Matt LaPlante (cybrmatt) wrote :

I don't know what thread you were reading, but I didn't see anywhere in the conversation that you linked that slocate would be removed. The conversation focused mainly on the possibility of not shipping it by default in desktop installs. It didn't really even address server installations, nor did it at any point appear to reach a clear conclusion.

Regardless, just because something isn't part of the default install doesn't mean that it isn't supported any longer. The vast majority of the apt packages are not installed by default, but they're supported all the same. Any package whose maintainer is the Ubuntu Devs is bound to be kept up to some degree... if they really wanted to cease support for a product it would be removed altogether, which I've seen no evidence of.

mlocate has become preferable because the algorithm it uses to update its database is more efficient, resulting in less of a system penalty. It may or may not also be more well supported upstream (but I haven't checked lately).

In bash:
~# alias slocate='mlocate'

Seth (bugs-sehe) wrote :

Matt, i can see how you are trying to simplify the matter, and I appreciate it, because it *is* helping me understand what happens.

However, as a distro I think there is also the goal of not 'surprising' your users. Both me and Akkana have been raising (imho) very valid points where, from a usage experience, the operation of their system is *actually* broken, by upgrading to hardy, and maintaining slocate installed (nothing special in fact).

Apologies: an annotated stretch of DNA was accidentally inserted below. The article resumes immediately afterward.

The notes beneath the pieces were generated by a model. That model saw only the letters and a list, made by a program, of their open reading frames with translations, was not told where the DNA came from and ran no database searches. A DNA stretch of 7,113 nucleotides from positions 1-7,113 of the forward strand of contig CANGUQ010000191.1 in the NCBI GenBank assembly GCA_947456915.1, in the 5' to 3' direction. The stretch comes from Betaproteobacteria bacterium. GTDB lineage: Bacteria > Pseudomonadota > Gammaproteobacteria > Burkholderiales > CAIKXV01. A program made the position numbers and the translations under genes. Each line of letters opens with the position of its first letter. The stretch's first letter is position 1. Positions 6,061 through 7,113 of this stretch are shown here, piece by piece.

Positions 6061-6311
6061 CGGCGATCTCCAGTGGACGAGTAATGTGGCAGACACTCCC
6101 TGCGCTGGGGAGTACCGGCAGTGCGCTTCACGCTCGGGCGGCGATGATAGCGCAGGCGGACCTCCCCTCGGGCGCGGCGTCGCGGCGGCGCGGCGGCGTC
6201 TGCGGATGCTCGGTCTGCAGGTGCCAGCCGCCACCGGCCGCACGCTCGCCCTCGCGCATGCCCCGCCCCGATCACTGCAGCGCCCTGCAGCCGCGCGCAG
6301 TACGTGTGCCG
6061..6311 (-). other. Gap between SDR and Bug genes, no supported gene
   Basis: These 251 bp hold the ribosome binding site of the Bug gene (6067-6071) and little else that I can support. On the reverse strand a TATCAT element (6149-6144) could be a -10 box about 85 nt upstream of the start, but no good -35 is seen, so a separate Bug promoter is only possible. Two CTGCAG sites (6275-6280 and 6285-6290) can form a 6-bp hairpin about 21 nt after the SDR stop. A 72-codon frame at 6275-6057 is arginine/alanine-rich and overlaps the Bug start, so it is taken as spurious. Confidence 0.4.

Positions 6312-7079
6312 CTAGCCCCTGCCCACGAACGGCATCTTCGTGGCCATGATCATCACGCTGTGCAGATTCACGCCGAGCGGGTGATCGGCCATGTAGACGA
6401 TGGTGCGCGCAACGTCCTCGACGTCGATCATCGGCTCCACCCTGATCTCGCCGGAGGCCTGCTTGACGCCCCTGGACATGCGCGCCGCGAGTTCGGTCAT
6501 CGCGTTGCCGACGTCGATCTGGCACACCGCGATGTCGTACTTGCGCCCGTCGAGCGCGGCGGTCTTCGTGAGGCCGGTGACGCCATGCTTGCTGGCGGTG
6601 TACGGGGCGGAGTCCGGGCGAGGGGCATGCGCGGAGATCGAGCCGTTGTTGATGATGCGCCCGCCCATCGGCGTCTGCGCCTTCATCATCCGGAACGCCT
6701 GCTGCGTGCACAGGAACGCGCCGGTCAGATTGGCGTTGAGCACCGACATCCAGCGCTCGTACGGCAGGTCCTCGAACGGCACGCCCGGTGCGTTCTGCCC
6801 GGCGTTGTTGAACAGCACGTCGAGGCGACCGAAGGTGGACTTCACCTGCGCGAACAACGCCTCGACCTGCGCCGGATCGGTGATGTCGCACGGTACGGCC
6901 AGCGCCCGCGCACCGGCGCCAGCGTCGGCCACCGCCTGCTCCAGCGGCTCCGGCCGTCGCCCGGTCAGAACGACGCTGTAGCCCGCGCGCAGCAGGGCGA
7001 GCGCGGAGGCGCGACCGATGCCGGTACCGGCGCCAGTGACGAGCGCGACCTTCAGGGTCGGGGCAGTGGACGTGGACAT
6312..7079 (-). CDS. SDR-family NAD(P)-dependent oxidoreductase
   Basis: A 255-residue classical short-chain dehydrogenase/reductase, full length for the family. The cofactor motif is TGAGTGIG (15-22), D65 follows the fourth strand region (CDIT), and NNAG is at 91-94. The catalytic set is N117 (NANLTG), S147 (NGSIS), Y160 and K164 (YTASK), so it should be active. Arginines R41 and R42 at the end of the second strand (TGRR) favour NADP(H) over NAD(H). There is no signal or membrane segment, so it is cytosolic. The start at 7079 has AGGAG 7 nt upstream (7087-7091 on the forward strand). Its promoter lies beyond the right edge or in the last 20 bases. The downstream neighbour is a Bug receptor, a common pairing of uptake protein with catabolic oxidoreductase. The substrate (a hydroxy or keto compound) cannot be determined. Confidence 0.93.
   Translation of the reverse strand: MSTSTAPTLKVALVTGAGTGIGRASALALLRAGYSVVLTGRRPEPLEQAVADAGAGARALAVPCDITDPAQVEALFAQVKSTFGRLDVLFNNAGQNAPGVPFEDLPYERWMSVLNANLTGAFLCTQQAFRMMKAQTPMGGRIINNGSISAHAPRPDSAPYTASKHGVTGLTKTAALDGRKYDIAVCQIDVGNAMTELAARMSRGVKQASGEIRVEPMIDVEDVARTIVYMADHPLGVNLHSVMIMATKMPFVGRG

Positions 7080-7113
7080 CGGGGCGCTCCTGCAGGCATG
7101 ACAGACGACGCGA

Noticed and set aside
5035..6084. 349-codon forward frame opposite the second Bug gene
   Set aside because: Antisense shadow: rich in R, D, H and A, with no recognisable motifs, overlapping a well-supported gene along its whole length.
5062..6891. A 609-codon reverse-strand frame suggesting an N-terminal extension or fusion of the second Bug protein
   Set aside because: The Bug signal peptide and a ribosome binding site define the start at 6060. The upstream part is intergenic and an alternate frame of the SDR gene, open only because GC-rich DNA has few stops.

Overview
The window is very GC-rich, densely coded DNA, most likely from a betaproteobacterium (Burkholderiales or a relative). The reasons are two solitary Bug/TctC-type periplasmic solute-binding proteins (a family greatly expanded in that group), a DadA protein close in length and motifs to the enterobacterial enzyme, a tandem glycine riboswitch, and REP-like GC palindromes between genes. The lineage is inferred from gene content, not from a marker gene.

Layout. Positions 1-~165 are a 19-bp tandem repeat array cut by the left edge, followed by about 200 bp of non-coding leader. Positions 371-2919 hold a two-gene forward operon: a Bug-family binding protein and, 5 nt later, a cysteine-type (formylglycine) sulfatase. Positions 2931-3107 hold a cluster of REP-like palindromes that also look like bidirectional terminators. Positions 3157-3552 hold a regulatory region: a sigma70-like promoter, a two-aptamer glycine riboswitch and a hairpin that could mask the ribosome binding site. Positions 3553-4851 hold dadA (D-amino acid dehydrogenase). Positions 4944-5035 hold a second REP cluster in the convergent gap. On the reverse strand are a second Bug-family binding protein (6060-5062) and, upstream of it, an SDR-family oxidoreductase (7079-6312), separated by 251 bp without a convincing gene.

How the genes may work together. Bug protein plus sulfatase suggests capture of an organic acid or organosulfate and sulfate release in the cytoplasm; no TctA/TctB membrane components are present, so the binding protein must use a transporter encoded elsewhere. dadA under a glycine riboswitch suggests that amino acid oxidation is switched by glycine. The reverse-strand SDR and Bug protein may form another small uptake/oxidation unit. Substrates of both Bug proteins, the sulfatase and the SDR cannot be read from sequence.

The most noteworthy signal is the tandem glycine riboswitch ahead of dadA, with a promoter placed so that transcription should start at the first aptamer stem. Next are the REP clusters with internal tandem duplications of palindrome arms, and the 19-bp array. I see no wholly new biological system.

Now it may be true, that it *actually* shows a latent issue in the packaging of slocate. I don't think the argument is relevant here, though, as slocate was standard in all previous versions of all Ubuntu version I worked with, and only upgrading to Hardy (a supported operation!) breaks it.

So, at the least, it could be said that it slipped through release testing. No biggie, but I hope this again explains to *you* why you are getting uninterested responses if you (correctly) rationalize the problem away :)

Anyways, I consider this issue well-fixed, and I hope users/dev gap is a little more bridged on this one :)

Christoph Lechleitner (lech) wrote :

Abel Cheung wrote:
>For those who need command line access, change your habit is the way to go.
This ignorance against command line users is annoying, at best!

Matt Zimmerman wrote in that link mailing list message:
>Today, at least, it doesn't seem to be used, and more featureful indexed
>searching is provided by tracker, and the overhead of re-indexing daily can
>be inconvenient for laptop users.
Daily reindexing is not necessary!